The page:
You may remember that in May of this year, I blogged about a study conducted by Dr Lenny Varatanian that found that negative attitudes towards ‘obese’ people are based on an emotional response of disgust. The study was fascinating as it confirmed what fat people had long been aware of: that fatness, due to the notion that body size is infinitely malleable, was seen as disgusting as it transgressed people’s morals.
Dr Vartanian followed this research with a study, published in the journal Eating and Weight Disorders, into whether the use of the terms ‘fat’ or ‘obese’ impact societal attitudes. In the study, a target group of 425 undergraduate students (side note: I do wish that Dr Vartanian would test a more diverse group than undergraduates, but that’s a rant for another day) were asked to answer questions about a range of social groups, including overweight individuals. Compared to ‘fat’ people, ‘obese’ people were rated as less favourable and more disgusting. In addition to this, participants saw themselves as being less similar to obese people and less likely to become an obese person than a fat person. Dr Vartanian posits that this is due to ‘obesity’ being a medical term, whereas ‘fat’ is more familiar.
I would add that media reporting of obesity is also a strong factor in these attitudes, given that the vast majority of obesity-related articles and stories are accompanied by grossly objectified ‘headless fatties’. After all, it’s difficult to identify with something portrayed as less than human.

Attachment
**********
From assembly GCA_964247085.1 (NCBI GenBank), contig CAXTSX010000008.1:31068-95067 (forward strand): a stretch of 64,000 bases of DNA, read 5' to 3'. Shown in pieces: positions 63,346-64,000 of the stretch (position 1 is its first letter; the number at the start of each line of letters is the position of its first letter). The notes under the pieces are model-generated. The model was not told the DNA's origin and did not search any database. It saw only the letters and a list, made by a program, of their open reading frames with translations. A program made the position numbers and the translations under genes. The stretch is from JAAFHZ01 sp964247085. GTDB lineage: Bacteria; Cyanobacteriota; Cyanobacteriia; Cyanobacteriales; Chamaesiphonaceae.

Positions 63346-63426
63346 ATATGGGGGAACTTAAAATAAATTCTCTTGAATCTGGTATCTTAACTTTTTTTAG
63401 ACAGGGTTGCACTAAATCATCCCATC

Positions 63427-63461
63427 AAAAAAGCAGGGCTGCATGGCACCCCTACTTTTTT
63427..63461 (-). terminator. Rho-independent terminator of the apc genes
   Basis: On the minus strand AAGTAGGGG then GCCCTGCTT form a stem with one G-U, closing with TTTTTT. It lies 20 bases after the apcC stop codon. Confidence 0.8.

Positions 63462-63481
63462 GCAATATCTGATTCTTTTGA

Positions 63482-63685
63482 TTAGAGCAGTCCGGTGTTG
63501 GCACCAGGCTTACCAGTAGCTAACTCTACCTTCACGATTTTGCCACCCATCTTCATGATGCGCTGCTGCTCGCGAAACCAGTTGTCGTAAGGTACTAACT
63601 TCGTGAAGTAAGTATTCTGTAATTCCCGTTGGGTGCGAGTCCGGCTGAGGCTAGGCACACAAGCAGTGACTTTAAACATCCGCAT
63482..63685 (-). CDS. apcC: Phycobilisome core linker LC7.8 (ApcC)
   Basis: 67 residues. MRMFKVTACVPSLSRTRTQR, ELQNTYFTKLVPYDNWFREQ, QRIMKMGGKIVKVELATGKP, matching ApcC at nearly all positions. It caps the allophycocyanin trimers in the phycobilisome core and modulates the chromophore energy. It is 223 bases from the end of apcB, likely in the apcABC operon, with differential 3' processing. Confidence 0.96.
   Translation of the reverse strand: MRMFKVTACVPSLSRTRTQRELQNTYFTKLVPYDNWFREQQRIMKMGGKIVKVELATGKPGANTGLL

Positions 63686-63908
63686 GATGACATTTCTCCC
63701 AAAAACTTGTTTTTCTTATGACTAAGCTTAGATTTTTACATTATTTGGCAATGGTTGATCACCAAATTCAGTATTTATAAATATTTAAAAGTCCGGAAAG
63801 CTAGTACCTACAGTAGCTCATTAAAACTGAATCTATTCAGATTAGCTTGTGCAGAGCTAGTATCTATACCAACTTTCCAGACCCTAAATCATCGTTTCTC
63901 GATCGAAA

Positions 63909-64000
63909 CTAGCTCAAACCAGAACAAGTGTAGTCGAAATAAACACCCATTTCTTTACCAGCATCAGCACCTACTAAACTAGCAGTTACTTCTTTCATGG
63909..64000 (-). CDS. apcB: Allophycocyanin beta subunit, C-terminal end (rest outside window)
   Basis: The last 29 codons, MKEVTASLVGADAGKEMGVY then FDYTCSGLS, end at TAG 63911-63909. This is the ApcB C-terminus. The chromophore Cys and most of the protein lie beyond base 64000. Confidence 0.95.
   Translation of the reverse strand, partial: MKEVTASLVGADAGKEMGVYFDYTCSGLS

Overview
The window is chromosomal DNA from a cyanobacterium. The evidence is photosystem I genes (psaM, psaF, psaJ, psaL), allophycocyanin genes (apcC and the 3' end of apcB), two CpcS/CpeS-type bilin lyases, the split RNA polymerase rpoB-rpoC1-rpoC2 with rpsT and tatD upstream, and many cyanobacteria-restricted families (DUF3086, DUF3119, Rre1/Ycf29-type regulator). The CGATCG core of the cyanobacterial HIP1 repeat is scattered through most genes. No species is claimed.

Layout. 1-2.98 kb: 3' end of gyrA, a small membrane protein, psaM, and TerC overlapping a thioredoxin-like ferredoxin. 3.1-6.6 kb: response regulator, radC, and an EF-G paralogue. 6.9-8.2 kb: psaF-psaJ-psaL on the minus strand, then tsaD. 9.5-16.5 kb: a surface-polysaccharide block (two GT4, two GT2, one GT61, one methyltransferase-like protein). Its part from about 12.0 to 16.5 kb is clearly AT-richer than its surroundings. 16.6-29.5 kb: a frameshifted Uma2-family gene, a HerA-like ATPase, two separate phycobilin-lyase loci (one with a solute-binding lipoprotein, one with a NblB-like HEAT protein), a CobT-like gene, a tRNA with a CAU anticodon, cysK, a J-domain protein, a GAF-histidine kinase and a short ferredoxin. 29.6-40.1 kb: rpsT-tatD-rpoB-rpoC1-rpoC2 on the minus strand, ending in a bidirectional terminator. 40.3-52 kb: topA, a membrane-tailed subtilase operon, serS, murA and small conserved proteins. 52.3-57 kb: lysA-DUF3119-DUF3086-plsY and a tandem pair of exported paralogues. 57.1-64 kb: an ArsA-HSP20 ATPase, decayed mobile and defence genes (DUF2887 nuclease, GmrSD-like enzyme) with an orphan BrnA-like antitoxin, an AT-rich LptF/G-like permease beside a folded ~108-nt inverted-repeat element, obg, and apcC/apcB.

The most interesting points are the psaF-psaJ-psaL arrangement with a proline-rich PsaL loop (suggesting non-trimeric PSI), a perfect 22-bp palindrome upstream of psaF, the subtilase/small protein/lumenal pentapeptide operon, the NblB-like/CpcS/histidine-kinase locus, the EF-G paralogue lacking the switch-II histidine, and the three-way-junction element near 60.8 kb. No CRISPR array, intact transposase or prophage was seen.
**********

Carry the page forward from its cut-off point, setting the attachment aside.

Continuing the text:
So far, so interesting. Unfortunately, the coverage of the story descended into the medicalisation of fatness. A Sydney Morning Herald article about the study stated that Dr Vartanian believed that ‘obese’ should continue to be used medically to refer to those who have a body mass index of 30 and above and those people “are at increased risk of type two diabetes and heart disease … [Fat] doesn’t have a place in (public health) forums, and while obese might be seen more negatively and as less desirable to obese individuals themselves, at least it has an official definition.”
It pains me that, despite his research into societal attitudes towards fatness, Dr Vartanian still does not/will not/cannot question the usefulness of the BMI. The BMI is a deeply flawed concept and not at all reliable indicator for determining the health of a population, let alone an individual. The medical profession and health policies should be moving away from its reliance on the BMI, not continuing its use – and further stigmatising fat bodies – because it provides a convenient definition. My body is not a medical condition.